In a rapidly changing environment where graduate teachers are expected to have 21st century skills and knowledge, it is critical that teacher educators keep up with their own professional development. One way to do this is through engagement with professional development activities provided centrally by academic development units within universities where the teacher educators work. Traditionally, this has involved attending formal, stand-alone professional development sessions that reflect a learning agenda set by the central academic development unit in response to the university’s strategic priorities. However, the pace of change in the 21st century, coupled with the rise of the ‘smart worker’ (Hart, 2015) who takes charge of their own professional learning, are challenging this model, requiring academic units to rethink their roles and activities. This paper explores the challenges, tensions and opportunities presented by this situation for one such academic unit at a northern Australia university. It argues for the need to develop a new model of academic development that nurtures opportunities for teacher educators and other academic staff to build on their professional networks and enables them to engage in professional learning in multiple ways that suit their needs at different times.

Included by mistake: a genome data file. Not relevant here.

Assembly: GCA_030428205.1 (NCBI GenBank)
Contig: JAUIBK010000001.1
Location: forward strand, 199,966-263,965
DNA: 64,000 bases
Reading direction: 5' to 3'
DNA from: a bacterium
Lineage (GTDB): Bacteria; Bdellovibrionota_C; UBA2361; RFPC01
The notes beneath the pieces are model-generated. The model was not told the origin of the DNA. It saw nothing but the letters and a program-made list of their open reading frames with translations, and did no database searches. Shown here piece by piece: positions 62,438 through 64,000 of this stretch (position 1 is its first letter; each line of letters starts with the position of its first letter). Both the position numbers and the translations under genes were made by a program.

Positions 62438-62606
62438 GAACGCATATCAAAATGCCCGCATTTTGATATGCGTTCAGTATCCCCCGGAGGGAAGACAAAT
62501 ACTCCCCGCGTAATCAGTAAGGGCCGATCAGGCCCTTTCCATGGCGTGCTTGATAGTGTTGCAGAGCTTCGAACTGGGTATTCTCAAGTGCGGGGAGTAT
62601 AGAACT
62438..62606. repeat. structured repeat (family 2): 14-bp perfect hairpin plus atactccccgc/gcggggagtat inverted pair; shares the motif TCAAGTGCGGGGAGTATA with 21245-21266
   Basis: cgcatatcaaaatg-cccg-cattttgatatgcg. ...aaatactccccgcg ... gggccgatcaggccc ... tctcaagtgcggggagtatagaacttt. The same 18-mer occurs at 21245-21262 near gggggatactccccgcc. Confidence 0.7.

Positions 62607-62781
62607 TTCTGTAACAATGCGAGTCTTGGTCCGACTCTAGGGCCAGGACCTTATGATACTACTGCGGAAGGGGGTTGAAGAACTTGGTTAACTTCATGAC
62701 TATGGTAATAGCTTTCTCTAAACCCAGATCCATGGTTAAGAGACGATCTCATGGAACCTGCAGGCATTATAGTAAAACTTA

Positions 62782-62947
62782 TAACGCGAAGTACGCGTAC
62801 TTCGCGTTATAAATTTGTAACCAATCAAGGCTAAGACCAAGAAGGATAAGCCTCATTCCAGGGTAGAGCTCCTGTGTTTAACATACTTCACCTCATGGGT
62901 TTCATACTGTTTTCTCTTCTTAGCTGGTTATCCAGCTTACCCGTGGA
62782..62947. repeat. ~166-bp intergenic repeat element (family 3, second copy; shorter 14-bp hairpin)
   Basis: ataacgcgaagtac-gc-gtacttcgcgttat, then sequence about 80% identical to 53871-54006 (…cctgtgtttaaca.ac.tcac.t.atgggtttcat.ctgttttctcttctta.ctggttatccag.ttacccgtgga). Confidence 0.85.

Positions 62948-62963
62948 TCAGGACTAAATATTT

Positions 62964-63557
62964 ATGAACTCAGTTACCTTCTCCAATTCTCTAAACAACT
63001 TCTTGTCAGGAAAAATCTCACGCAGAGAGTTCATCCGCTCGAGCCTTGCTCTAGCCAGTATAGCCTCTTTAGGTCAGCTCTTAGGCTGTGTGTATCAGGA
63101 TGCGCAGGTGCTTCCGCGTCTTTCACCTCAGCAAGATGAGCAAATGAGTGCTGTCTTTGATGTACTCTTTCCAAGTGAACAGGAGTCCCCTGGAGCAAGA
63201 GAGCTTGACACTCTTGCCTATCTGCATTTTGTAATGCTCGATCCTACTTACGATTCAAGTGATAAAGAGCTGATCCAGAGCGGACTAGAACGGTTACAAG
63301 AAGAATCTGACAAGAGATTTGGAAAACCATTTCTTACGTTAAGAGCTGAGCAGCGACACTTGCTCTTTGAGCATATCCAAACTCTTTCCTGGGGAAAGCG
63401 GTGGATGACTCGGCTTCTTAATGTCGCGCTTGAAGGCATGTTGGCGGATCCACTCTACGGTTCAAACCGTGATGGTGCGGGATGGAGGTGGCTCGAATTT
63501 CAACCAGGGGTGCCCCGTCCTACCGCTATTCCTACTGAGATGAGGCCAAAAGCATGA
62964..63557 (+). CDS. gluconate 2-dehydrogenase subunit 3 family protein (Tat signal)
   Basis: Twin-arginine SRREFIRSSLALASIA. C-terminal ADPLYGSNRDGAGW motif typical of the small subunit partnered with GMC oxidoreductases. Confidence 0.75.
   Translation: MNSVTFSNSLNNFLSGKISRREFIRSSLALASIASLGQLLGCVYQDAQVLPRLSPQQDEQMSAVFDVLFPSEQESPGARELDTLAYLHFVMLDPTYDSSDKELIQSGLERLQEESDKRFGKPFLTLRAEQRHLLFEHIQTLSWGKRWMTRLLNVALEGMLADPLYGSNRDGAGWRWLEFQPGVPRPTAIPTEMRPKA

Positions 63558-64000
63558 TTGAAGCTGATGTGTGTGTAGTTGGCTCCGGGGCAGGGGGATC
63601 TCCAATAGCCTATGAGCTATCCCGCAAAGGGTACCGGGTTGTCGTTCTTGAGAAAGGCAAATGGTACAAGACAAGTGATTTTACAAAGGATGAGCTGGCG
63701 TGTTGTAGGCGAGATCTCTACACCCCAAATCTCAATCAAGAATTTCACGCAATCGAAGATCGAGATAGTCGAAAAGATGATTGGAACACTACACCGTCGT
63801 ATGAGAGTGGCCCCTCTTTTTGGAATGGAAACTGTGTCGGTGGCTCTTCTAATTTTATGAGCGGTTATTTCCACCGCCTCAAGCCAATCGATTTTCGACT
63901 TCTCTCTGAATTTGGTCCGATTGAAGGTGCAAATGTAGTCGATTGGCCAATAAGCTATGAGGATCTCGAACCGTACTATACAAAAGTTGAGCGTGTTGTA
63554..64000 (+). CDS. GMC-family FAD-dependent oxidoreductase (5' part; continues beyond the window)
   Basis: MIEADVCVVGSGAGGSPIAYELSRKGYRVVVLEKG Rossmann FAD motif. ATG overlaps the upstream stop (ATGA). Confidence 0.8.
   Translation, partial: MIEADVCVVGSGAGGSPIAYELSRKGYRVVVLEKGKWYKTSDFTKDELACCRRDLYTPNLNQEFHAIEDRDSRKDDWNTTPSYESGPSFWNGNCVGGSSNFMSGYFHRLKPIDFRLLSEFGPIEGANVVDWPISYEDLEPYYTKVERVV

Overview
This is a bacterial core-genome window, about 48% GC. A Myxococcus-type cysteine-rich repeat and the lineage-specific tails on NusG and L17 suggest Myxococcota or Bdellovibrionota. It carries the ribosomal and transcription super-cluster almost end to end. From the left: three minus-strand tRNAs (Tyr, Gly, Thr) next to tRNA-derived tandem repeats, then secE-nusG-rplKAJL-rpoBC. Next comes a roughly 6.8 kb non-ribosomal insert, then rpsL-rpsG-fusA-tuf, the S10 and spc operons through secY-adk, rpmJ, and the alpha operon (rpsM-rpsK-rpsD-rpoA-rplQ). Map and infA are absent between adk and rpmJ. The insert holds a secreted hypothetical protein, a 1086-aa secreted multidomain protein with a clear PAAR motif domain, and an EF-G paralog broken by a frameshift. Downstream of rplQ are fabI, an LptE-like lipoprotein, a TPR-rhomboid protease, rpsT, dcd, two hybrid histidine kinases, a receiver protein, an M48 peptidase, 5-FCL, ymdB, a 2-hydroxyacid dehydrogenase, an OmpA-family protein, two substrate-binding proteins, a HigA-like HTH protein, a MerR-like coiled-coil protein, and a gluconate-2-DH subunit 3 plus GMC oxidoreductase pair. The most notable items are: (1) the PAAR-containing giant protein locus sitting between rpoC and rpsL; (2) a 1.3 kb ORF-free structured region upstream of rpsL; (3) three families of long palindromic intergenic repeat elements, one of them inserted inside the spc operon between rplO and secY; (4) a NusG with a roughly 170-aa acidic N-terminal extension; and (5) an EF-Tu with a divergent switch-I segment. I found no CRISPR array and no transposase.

|Number of pages||8|
|Journal||Learning Communities: International Journal of Learning in Social contexts|
|Publication status||Published - 2016|